Alter by people’s failure to take any

Alter the environment in which decisions are made so that
people are more likely to make choices that lead to good outcomes. It is to
structure work to encourage good decision making. There are two main causes of
poor decision making: inadequate motivation and cognitive biases. Approach
consists of five basic steps: (1) understand the systematic errors in decision
making that can occur- Understand how decisions are made. There are two modes
of information processing and then decision making. System 1 is automatic,
impulsive, and quite emotional. System 2 is slow, logical, facts based and

, (2) determine whether behavioral issues are at the heart
of the poor decisions in question – Starting by defining the problem. Behavioral
economics tools are most effective when: Human behavior is at the core of the
problem. People are not acting in their own best interests. The problem can be
narrowly defined, and sometimes it is not due to behavioral problems but due to
certain other underlying causes, a clear understanding of those causes is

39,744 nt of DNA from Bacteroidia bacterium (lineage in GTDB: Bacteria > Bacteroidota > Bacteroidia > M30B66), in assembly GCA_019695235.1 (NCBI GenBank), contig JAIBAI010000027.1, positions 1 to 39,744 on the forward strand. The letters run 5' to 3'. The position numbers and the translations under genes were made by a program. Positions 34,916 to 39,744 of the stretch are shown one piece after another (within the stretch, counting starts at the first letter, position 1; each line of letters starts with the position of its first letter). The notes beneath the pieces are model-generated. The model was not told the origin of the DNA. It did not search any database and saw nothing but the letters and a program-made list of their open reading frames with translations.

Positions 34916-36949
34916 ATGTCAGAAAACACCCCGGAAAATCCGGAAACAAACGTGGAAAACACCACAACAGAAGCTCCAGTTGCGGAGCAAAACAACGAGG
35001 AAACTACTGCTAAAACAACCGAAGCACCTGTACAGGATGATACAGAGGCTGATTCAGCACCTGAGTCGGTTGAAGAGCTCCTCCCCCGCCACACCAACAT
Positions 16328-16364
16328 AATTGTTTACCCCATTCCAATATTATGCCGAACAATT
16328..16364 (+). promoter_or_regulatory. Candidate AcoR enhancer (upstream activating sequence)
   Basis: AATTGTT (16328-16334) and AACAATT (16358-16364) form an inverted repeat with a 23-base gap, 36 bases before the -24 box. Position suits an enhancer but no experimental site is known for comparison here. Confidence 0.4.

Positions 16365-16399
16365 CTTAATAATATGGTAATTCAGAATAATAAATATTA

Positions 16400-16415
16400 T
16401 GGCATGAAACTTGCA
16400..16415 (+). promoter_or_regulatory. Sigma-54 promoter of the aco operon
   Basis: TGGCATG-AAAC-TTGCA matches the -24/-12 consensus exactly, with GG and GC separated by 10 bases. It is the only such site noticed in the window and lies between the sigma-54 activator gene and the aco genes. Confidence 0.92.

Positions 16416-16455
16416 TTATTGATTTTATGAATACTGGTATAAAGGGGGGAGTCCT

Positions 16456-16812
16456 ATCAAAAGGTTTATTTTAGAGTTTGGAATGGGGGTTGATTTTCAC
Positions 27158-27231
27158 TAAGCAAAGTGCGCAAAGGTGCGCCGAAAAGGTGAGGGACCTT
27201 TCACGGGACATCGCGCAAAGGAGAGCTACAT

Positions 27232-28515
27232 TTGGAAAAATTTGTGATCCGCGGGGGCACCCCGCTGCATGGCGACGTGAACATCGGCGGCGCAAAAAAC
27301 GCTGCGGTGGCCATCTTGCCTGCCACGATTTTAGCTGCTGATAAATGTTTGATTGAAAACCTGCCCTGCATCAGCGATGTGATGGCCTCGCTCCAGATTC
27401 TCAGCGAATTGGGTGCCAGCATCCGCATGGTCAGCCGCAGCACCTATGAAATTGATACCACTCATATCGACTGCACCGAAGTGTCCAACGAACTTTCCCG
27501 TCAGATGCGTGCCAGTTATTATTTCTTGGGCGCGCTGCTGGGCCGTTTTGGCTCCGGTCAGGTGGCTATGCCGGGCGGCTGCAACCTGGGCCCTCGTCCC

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 (3) Identifying the
specific underlying causes, Is the problem caused by people’s failure to take
any action at all? Do people take action, but in a way that introduces systematic
errors into the decision-making process? Answering to this question would
enable a better and clear understanding of the underlying causes

 (4) Redesign the
decision-making context to mitigate the negative impacts of biases and
inadequate motivation Use one of three levers: Trigger System 1 thinking by
introducing changes that arouse emotions, harness bias, or simplify processes.
Engage System 2 thinking by using joint evaluations, creating opportunities for
reflection, increasing accountability, and introducing reminders and planning
prompts. Bypass both systems by setting defaults and building in automatic

 (5) Rigorously test
the solution. Rigorously test the proposed solution to avoid costly mistakes.
Identify a target outcome that is specific and measurable. Identify a range of
possible solutions and then focus on one. Introduce the change in some areas of
the organization (the “treatment group”) and not others (the “control group”).